Updated November 18th, 2017.
Many people believe the long term travel lifestyle is somewhat of a fairytale story that only a select few people can obtain, but I’m here to tell you… That’s not true. I’m an average girl from Florida who had the desire to travel since the day she found out what a map was, and I’m doing it. I know my mom told me I was special, but I’m not. I’m a person who had a goal, worked for it, and made it happen. I wanted to live and travel abroad. So I did.
Here’s how you can live and travel abroad by working abroad…
Two things you’ll need to come to terms with when debating a life of long-term travel:
Do you have a trust fund? Does your bank account balance resemble the barcode number on a ketchup bottle? No? Me either. So this means we have to work. This is the reality of being a long term traveler. I’ve been asked…
- Are you rich?
- So how much money do your parents give you?
- Are you an heiress? (this one is my favorite.)
Nope. I just work! And if you’re in a similar situation as me, you will need to work as well. You will need to work before you jet abroad and continue to work once you get there.
You will need to have money saved. Yes, I’m sorry, but that means even more work.
Hey, I never said this was going to be an easy task!
But will it be worth it? More than you can imagine. So, how much should I save before I take off? That’s likely the question on your mind. Well, I can’t tell you a number.
I don’t know you and your spending habits, I don’t know what country you’re trying to go to, and I don’t know how quickly getting a job will take in X country. There’s a plethora of factors that go into this. So here’s a rule of thumb I like to recommend:
Save enough for at least two months of a having a wicked time in *insert awesome country you desire to live in* with enough to buy a ticket home. If anything falls through, you’ll have money to still enjoy your time out there and get yourself home.
Want to hear a real life scenario?
Sure. Let’s talk dollar amounts. (amounts in USD)
Before moving to Thailand…
I saved: $6,000
I paid off my student loans: 8 months of loans prepaid. About $200 per month. (And yes, I still pay these off every month and can travel.) I left the US with zero debt which means I paid off all credit cards. I also canceled all subscriptions, sold my car, sold my electronics, and anything else that would give me an extra dollar to my name. This took me nearly two years and working three simultaneous jobs to accomplish.
You will need to do a bit of research
So I know most backpackers live by the rule,” just go with the flow, don’t plan,” I’d like to suggest planning and researching a bit. Actually, I’m not suggesting, I’m telling you, you need to.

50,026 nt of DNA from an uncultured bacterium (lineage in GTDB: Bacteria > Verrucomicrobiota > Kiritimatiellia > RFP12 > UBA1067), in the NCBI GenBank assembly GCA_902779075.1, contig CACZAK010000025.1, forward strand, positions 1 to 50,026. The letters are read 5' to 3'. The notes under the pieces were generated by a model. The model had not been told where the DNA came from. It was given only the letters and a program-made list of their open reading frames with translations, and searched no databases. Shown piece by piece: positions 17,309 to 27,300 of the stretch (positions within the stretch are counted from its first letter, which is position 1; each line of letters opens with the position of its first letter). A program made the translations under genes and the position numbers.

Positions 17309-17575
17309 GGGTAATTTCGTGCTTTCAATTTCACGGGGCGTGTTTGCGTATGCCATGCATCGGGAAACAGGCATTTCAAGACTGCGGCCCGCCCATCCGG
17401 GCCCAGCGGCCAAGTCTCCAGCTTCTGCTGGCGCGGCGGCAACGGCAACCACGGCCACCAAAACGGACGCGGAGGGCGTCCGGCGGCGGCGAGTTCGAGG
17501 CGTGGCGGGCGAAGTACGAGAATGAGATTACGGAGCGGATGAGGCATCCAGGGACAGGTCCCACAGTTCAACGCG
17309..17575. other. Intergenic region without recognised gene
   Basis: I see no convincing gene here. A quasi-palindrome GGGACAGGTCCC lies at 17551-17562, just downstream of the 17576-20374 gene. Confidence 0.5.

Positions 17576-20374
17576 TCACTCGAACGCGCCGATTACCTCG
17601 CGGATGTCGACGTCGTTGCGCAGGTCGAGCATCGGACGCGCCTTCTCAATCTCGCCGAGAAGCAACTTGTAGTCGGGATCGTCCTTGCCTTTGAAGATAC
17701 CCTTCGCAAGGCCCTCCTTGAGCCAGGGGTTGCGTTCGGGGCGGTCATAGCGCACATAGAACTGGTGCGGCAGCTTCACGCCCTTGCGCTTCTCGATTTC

You need to know:
- The cost of living
- Visa requirements and work permit situations.
- If the job you want is needed in *insert your desired country.*
- Will the amount you’ll make working be able to sustain you? And will you be able to save a bit for extra traveling? That’s kind of a huge deal, right? You want to work abroad so you can travel more.
- Other factors that might be specific to the country you have in mind.
Possible jobs / volunteer opportunities abroad…
Alright, so I told you you needed to work, but you might be wondering why type of jobs are available abroad? There are plenty!
- Working holiday visas – For example, I’m from the US, I obtained a working holiday visa for Australia which allows me to work there for one year. Where are you from and what working holiday visa can you obtain?
- Dive Instructor – Are you a diver? Awesome, go teach somewhere in this world. (Depending on your experience and where in the world you are going, this might be a paid or volunteer with perks position)
- Teach English – This is one of the most popular ways to make money abroad. It was my first job abroad and I’d highly recommend it!
- Yacht crew – Go work on a boat and travel on your time off or when the excursion is done. I’d totally do this if I didn’t get sea sick.
- Tour Guide – Self explanatory. You usually will need to be living in the area for quite some time though. This might be a down the road type job / do it in your current city if you can and save money.
- Online work / Freelance – This is what I’ve done for the last few years. Do you have a skill that can be done using a computer? Cool, you can work online. Graphic design, writing, IT, and a wealth of other “computer needed only” type jobs can be found online.
- Peace Corps – They offer to send you to another country and they even pay your student loans back if you meet certain qualifications. This could be an option for some, but it definitely caters to a specialized person.